And for example, sounds in space are obviously inaccurate. And the fact that the ships are close enough to dog fight at all. And the fact that you can see the laser beams. But these factors make the story more entertaining, which is the main thing.
    So, in short, I think scientific accuracy sometimes has to be a secondary priority.
     
  23. Banzai
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    Banzai One-time Mod, but on the road to recovery Contributor

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    Iain M. Banks' Culture series isn't bad with this- featuring both visible and invisible spectrum lasers.

    And I don't really understand the thing about the dogfights Cog :confused: Could you explain?
     
  24. TwinPanther13
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    Ok as far as dogfights in space go i can see fleets missing each other by miles but single fighters would still end up in traditional dogfights targeting with a computer from miles away would be hard with a moving targetyou would have to start shooting well in advance of the combatant and shots would have to travel extremly fast. physical projectiles would be one hundred percent useless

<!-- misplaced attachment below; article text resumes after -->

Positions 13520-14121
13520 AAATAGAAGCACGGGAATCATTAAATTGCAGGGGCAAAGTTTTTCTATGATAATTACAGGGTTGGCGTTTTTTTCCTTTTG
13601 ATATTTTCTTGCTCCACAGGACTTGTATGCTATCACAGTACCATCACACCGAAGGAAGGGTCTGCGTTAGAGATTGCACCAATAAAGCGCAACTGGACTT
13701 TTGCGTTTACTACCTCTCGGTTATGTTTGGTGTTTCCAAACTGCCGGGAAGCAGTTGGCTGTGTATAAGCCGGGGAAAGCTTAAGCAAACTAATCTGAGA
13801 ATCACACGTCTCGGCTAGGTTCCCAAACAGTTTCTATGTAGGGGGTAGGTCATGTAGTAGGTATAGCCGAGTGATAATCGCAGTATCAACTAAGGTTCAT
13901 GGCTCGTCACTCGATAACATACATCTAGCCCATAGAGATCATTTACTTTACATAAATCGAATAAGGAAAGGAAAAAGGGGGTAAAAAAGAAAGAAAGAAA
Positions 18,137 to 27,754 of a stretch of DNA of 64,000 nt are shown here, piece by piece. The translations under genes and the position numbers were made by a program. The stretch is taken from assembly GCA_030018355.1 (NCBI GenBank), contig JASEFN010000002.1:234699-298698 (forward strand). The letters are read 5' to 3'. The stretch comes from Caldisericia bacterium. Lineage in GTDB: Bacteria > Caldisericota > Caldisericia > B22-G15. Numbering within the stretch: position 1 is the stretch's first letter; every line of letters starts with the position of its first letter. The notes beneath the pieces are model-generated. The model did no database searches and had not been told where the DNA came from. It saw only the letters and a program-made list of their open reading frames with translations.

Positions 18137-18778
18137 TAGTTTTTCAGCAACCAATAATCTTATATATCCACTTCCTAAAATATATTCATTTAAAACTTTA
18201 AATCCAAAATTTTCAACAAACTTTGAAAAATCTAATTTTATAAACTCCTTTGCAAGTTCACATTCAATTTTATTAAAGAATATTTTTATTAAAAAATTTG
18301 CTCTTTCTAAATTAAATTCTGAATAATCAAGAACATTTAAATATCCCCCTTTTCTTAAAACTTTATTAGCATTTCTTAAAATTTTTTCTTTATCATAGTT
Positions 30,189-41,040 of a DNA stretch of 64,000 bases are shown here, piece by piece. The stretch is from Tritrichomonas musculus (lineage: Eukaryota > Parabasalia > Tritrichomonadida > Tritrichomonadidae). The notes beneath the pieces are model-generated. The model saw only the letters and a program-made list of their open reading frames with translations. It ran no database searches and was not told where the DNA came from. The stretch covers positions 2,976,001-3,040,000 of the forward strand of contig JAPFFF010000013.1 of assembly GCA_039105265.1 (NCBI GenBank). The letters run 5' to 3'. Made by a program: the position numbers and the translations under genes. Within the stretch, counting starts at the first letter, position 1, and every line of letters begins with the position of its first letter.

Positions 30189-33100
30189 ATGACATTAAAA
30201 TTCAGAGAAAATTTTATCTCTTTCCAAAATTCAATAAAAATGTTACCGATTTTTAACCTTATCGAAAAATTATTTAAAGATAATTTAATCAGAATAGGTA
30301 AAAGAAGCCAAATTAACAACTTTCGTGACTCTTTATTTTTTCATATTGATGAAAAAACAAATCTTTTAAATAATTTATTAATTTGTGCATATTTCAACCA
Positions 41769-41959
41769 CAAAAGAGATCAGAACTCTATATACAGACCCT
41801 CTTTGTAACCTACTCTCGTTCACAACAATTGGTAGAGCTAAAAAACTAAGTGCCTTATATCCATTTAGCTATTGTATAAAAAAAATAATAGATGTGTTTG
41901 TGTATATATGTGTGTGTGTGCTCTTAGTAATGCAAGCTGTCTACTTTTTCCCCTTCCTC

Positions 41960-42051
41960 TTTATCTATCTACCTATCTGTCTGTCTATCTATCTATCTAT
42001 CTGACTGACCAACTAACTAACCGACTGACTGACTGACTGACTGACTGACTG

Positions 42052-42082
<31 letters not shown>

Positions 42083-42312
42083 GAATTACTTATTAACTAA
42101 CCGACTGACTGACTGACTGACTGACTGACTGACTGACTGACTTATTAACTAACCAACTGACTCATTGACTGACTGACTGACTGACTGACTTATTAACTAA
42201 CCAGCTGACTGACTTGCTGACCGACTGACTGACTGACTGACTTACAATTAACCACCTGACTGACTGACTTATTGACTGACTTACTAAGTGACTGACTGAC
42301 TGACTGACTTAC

25. CDRW
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    CDRW Contributing Member Contributor

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    Not really, we're already past dogfights with the technology we have now. Our weapons have ranges of hundreds to thousands of miles. Most naval and air combat takes place while both sides are out of visual range. Computer guided missiles end most fights well before they can see each other and naval cannons can fire insane distances and still be accurate. Imagine what would happen when you translated that into an environment even more open than the surface of a calm ocean. There's no horizon to hide behind in space. On top of that, they would have better computers, and missiles, and likely beam weapons. A tightly packed formation or group wouldn't stand a chance.